Election Day is Tuesday, November 8. Voters can cast their ballots at Memorial School from 7am until 8pm. Nearly 1,000 voters have taken advantage of the new early voting option available at Town Hall; early voting ends Thursday, November 3 at 8pm.
In addition to the national and state contests on the ballot, as well as the statewide referendum questions, the Selectmen and Finance Committee will offer a short survey as people enter the polling place. Please take a couple of minutes to answer the questions regarding Town expenditures and revenue options. Answers will help guide the crafting of the Fiscal Year 2018 budget that will be presented to voters at the Annual Town Meeting in April. The survey is not part of the official ballot and can be completed online as well; click here to start the survey. The survey will be open until November 21.
The survey includes eight questions. Questions 1 through 3 ask if you feel municipal services should be reduced in order to save money and if so, what reductions would you make? In the comment section, you can share your ideas. And if you have a suggestion for saving money that would not impact services, all the better.
Question 4 seeks your input on whether the Town should encourage more commercial development in town and, if so, Question 5 asks for your thoughts on where. Commercial properties typically demand fewer services and can boost real estate tax collections, the Town’s primary source of revenue. The Limited Commercial District on upper School Street on the northern side of Route 128 is one area that some suggest we should allow more commercial development as long as strict measures are taken to protect our watershed. The General District along Central, Union, Beach and Summer Streets is another area some recommend greater density with the condition that the historic look and feel of the area be maintained.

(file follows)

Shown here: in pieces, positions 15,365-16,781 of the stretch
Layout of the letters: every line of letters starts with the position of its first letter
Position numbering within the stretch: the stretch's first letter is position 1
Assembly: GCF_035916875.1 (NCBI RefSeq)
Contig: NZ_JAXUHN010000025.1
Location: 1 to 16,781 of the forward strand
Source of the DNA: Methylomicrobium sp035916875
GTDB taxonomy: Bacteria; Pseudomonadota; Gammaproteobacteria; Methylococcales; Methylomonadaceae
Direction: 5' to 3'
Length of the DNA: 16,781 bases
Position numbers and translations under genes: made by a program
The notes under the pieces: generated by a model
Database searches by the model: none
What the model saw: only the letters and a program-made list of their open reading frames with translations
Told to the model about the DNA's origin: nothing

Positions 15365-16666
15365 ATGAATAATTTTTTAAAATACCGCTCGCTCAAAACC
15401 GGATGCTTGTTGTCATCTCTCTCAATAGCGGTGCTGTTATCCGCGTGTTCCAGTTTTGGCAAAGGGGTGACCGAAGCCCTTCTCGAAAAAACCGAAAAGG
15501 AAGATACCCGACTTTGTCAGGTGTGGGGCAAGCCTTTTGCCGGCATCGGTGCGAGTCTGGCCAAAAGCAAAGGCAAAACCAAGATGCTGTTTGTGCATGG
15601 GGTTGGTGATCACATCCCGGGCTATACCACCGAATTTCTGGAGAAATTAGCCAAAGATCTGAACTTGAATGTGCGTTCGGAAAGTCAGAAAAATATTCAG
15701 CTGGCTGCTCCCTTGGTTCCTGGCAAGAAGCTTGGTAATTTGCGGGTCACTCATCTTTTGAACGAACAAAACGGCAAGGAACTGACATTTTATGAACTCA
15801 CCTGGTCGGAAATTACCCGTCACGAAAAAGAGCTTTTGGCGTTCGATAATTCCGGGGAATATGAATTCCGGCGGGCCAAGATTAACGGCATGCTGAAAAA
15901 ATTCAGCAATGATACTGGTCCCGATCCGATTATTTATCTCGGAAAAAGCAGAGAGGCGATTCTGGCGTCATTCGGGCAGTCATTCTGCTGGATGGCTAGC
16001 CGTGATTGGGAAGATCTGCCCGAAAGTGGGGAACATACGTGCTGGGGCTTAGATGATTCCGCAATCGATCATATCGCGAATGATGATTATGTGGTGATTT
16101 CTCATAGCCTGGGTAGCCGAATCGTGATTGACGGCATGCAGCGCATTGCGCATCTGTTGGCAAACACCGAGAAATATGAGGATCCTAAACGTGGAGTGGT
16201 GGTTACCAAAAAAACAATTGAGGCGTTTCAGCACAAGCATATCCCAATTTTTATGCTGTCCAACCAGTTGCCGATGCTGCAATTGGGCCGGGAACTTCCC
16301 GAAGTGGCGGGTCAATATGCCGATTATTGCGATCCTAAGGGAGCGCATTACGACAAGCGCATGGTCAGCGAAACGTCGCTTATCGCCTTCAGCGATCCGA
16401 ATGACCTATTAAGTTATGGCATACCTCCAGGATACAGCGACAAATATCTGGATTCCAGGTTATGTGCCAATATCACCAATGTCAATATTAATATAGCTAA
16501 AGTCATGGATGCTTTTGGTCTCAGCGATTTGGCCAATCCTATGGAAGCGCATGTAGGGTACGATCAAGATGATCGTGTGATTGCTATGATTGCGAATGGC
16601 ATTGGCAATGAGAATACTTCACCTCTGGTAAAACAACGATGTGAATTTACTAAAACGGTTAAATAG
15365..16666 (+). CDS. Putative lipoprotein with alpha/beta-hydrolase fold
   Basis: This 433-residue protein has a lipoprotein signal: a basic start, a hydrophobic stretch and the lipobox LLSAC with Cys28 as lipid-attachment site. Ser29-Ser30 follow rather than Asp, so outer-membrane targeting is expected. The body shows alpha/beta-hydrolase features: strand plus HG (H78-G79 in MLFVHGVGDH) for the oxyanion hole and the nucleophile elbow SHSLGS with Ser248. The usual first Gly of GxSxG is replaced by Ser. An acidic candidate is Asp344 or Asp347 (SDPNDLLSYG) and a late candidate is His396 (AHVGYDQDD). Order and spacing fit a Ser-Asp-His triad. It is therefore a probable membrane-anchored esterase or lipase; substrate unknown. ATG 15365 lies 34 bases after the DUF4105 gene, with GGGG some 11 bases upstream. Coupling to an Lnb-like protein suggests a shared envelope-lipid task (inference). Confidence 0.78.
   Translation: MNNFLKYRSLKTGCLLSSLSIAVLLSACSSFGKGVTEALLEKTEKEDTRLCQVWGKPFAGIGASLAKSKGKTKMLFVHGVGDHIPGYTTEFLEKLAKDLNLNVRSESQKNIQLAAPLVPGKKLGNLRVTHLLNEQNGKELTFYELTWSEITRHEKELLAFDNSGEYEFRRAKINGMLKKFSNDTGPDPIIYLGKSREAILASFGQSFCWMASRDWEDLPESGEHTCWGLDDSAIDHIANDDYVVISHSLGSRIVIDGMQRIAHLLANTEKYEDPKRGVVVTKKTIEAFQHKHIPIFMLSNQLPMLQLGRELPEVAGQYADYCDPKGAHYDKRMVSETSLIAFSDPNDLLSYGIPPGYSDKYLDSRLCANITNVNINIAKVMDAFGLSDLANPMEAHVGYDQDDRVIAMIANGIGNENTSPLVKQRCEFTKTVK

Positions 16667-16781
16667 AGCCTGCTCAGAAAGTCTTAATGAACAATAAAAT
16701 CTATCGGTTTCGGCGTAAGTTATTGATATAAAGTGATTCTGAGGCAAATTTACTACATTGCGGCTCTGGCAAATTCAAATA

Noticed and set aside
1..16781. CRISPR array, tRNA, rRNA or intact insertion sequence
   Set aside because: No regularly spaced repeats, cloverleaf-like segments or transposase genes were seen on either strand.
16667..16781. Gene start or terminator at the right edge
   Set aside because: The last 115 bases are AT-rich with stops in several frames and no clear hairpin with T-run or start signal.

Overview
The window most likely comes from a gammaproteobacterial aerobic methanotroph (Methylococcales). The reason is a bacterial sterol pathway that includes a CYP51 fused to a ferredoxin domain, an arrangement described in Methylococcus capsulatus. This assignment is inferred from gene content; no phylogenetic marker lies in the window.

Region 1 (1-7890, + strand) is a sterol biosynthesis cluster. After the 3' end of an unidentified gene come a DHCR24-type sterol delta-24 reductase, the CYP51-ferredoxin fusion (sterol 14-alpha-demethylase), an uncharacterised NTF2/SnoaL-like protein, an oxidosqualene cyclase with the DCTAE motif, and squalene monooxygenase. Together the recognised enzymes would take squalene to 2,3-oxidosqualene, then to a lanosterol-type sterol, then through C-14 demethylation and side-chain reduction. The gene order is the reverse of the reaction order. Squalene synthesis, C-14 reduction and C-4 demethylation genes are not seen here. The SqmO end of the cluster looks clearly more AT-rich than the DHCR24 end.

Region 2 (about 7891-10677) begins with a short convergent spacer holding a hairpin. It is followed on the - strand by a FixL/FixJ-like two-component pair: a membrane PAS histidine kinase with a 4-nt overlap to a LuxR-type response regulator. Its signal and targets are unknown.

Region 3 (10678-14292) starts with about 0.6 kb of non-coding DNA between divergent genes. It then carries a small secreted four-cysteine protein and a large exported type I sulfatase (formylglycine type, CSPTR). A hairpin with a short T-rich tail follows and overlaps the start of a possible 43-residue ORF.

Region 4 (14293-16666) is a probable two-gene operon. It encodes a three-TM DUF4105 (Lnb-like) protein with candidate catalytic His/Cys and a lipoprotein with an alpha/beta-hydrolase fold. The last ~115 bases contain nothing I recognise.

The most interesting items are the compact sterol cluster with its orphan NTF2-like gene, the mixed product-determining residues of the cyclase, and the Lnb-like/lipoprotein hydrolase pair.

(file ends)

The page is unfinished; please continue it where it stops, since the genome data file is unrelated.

Question 6 seeks your opinion about continuing to approve debt exclusion votes for the borrowing of money for our needed improvements to our roads, pipes, buildings, and harbor. A debt exclusion means the funds to repay the borrowing are not counted toward our taxation limit under the laws of Proposition 2½. Thus, a new borrowing can cause a tax increase higher than the 2 ½ % limit we normally face. Historically, the Town has approved debt exclusions for new borrowings. While our five-year capital plan aims to only seek new bonds as old bonds retire, additions to the capital plan may require more debt than we currently carry – for example, a new elementary school and seawall repairs.
Whether we should be more aggressive in pursuing shared services with our municipal neighbors is the topic for Question 7. While regional services are common outside of New England, there is a strong tradition of cities and towns providing their own services in our area. There has been new interest in shared services in some communities. Is there a willingness to relinquish some local control here Manchester in exchange for saving money and/or improving services in certain areas? What areas might be well suited for a regional approach?
Finally, in Question 8, we ask if you have ideas for new opportunities to partner with businesses or non-profit organizations to provide for some of our community needs. What might these needs be and with whom might we partner?
Your input on these questions will be very helpful as we begin the process of developing the FY18 budget. I look forward to hearing your responses. Happy voting.